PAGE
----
Survey Shows Most Respondents Will Build Green on 16% of Projects by 2013

Air Quality Sciences, a world expert in indoor air quality (IAQ), has seen the rise of sustainable building programs and how vast and differed they can be. The popularity and prevalence of green building is not expected to slow any time soon.

Results from a 2008 McGraw-Hill Construction (MHC) and World Green Building Council survey of international construction firms project that nearly all survey respondents (94 percent) will be building green on at least 16 percent of their projects (by 2013). The results go on to say that more than half of respondents (53 percent) will be building green on more than 60 percent of projects.

A new white paper titled "Building Rating Systems (Certification Programs): A Comparison of Key Programs," takes a look at how key green building programs adopted by various countries differ from one another, explains what guidelines they have for indoor air quality and includes helpful summaries of each program. The white paper discusses the following green building programs and certifications:

  • The BRE Environmental Assessment Method (BREEAM) - launched in the UK
  • The Collaborative for High Performance Schools (CHPS) - United States
  • Comprehensive Assessment System for Building Environmental Efficiency (CASBEE) - Japan
  • Germany Sustainable Building Certificate (DGNB) - Germany
  • Green Building Evaluation Standard (also called the Three Star System) - China
  • Green Globes System - Canada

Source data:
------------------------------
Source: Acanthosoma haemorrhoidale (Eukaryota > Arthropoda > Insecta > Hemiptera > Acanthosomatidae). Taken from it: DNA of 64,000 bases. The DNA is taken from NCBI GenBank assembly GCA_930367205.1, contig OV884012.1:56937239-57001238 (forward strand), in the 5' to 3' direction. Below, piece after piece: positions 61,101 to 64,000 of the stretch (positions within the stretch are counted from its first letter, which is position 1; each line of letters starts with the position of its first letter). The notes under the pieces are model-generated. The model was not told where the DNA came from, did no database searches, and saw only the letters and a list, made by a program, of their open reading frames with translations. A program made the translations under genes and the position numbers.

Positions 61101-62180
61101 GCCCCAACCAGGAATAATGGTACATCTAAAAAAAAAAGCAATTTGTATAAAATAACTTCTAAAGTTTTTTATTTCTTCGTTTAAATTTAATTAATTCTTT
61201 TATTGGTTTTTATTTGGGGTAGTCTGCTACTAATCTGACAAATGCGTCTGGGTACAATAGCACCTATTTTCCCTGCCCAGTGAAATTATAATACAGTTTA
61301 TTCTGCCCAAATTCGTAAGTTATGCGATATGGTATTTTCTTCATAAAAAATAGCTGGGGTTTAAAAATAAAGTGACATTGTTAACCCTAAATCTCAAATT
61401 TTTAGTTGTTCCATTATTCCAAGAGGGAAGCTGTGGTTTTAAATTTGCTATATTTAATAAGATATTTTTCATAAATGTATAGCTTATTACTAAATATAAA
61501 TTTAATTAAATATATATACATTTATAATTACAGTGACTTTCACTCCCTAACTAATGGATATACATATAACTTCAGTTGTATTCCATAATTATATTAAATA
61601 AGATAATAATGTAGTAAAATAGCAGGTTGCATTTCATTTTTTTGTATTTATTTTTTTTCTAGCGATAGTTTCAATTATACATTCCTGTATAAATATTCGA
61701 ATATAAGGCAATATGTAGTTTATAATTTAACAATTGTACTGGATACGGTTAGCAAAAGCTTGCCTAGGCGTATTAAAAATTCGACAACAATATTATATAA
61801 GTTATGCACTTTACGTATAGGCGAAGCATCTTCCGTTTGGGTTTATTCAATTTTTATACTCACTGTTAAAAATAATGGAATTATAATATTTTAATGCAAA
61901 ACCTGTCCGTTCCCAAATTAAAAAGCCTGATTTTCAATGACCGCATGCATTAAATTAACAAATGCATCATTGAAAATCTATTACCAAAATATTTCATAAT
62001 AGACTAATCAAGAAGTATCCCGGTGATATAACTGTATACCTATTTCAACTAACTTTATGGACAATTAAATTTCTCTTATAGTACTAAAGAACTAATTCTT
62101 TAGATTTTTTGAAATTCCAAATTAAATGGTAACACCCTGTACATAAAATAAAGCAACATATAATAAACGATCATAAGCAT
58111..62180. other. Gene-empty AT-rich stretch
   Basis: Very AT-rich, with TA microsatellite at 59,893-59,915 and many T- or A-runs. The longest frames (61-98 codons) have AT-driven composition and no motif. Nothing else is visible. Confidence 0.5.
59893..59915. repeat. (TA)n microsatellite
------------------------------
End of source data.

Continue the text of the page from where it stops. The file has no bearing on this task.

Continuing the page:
• Green Star - Australia
  • Hong Kong Building Environmental Assessment Method (HK-BEAM) - Hong Kong
  • Leadership in Energy and Environmental Design (LEED) - United States
  • National Green Building Standard - United States

While each program impacts building practices differently, they all include standards for controlling IAQ. This is an important program attribute since poor IAQ can lead to occupant health problems including allergies; skin and eye irritation; difficulty breathing and persistent cough; reoccurring headaches; and asthma. Poor IAQ is linked to indoor pollutants including volatile organic compounds (VOCs) that linger in the air.

Creating an effective IAQ Management Plan, targeted to a building's specific needs, including achieving LEED or other programs' environmental quality prerequisites and credits, requires expert help. Air Quality Sciences is dedicated to partnering with building owners, designers and facility managers in creating and maintaining healthy indoor environments. Protecting the health of building occupants is a key objective. AQS works with clients throughout the lifecycle of a building, from its initial design and construction through its long-term occupancy, operation and maintenance.

"By compiling a review of leading sustainable building programs' top line information into one report, we hope to assist builders, contractors and designers in better understanding sustainable building practices," shared Tony Worthan, President and Chief Operating Officer of Air Quality Sciences.

The full report "Green Building Rating Systems (Certification Programs): A Comparison" is available free of charge from the Aerias-AQS Indoor Air Quality Resource Center at www.aerias.org under "Premium Content," then "White Papers."

Source: http://www.aqs.com/DesktopDefault.aspx

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